When a 3-phase power source is applied to coils in a star position, each coil receives a reduced voltage. But in a delta position the coils receive full voltage. Typically, motors are started in the star position and then switched to the delta position for run mode.

Motor contactors are used to switch between the delta and star positions. A timer can be configured to switch between the two settings, or you can set up your control system to do this for you.

Method 3: Soft-starter

Soft-starters use thyristors to gradually ramp up current flow to the motor. With a soft-starter, it’s possible to adjust the torque of the motor to the exact need, whether it’s running or not. (Soft-starters are not the same as a variable frequency drive [VFD], which we’ll cover in a later blog post...because they’re amazing and are getting cheaper everyday.)

So now we know how to safely start our motor.

Most industrial applications (if they’re not already using VFDs) use star-delta starters for motor start applications. So how do we add remote operation capabilities to a motor starter?

That’s where a motor contactor comes into play.

Inside a motor contactor is a coil of wire wrapped around a piece of metal. On top of that piece of metal is another piece of metal that’s attached to an electrical bridge. The bridge connects contacts on one side to the other side. The top metal piece that’s attached to the electrical bridge is called an armature.

Now, when you apply electrical current through the coil in the contactor, you turn the bottom piece of metal into a magnet, which the armature is then attracted to, closing the contacts to run the motor. Then there are springs inside the armature, so that when current is removed from the coil, the armature pops back up. With the armature and coil, we can begin to automate our motor control.

The first thing we’re going to need is a SNAP PAC control system. The SNAP PAC control system consists of industrial I/O installed on a rack and is powered and controlled from a programmable automation controller (PAC). PACs automate the control system for the physical electrical signals that the SNAP I/O is wired to, so the PAC controls real-world devices, like our motor.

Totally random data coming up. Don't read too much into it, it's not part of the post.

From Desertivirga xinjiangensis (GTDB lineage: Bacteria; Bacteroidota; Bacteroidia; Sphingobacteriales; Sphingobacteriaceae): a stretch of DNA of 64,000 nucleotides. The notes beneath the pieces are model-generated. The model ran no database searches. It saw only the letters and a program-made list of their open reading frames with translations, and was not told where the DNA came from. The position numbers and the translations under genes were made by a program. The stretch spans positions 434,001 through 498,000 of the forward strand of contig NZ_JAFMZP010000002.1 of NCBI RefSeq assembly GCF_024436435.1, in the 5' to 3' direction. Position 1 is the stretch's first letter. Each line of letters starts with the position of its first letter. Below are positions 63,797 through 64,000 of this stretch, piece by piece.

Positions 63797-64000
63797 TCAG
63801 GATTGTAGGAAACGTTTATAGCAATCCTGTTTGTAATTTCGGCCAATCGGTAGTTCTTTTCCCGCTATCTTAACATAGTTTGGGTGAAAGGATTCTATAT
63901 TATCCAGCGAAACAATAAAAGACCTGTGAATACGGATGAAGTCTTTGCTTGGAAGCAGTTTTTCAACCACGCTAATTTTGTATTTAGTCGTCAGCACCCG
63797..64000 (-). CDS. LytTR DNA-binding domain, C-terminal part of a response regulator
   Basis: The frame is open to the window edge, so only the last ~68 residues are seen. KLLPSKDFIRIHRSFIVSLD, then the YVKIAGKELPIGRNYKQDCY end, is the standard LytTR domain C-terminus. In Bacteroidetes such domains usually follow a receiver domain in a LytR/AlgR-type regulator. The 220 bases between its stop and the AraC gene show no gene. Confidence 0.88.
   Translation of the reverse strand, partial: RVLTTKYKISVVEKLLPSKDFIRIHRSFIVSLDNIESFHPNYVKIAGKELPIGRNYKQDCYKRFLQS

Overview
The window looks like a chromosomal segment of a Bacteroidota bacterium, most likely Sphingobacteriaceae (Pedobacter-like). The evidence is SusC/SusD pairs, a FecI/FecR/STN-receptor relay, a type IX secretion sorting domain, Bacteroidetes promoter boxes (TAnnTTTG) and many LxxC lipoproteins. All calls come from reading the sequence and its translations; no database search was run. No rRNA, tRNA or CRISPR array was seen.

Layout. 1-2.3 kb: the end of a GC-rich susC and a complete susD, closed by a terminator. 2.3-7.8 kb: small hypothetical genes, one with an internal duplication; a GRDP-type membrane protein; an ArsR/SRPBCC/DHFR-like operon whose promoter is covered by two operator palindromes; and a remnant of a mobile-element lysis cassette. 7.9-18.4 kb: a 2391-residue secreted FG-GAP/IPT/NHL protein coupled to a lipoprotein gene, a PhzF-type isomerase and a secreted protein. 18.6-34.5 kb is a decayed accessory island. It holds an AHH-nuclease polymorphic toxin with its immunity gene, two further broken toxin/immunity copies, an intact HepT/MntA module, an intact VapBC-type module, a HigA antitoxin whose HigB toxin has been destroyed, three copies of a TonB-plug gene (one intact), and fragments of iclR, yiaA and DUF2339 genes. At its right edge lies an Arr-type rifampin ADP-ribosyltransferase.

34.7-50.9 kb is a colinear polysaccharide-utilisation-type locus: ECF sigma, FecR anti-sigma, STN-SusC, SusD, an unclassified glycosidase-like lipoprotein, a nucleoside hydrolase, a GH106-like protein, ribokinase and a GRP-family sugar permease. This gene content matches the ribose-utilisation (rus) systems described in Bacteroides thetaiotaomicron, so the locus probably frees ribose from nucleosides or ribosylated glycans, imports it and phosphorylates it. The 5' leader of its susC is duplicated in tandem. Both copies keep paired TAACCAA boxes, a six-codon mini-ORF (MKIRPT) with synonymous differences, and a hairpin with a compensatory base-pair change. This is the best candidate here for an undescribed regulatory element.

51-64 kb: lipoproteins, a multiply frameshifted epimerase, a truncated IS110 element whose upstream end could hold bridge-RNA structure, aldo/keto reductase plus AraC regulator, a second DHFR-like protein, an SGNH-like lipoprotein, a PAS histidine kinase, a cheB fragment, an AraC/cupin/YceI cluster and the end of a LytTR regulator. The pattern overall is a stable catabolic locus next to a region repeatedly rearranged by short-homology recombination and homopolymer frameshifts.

inductionMotorControl_final.jpg

Here’s a diagram of how we might put together a control system to automate starting and running a motor. You only need three input/output (I/O) modules: a SNAP-OAC5, a SNAP-IAC5, and a SNAP-IDC5-SW. And of course we’ll need an I/O rack and a PAC.

Control voltage comes in from the breaker at 120 VAC. We transform that power with our power supply down to 24 VAC (typical voltage for control applications) and wire our SNAP-OAC5 to our motor contactor. We’re using a SNAP-IDC5-SW to sense when the coil is active. This is handy so that in our control program we can write in some error condition detection and handling.

We’ve also added a SNAP-IAC5, wired to an airflow sensor. This is another error condition detection method and can help us track down problems in the system that might not necessarily be related to the motor or the control system, like a blocked inlet or duct.

So that’s an overview of how we’d physically connect components together to automate motor control. For detailed information on programming the control system, check out the SNAP PAC system videos. And if you need detailed information on wiring SNAP modules (as well as part specifications and system architecture), take a look at the SNAP PAC System Specification Guide

In our next posts we’ll cover more information on VFDs and troubleshooting AC motors. And we’ll put a system together to start adding predictive analytics to your motor control systems.

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Topics: Process control, Discrete control, Electronics, PACs

Written by Matt Newton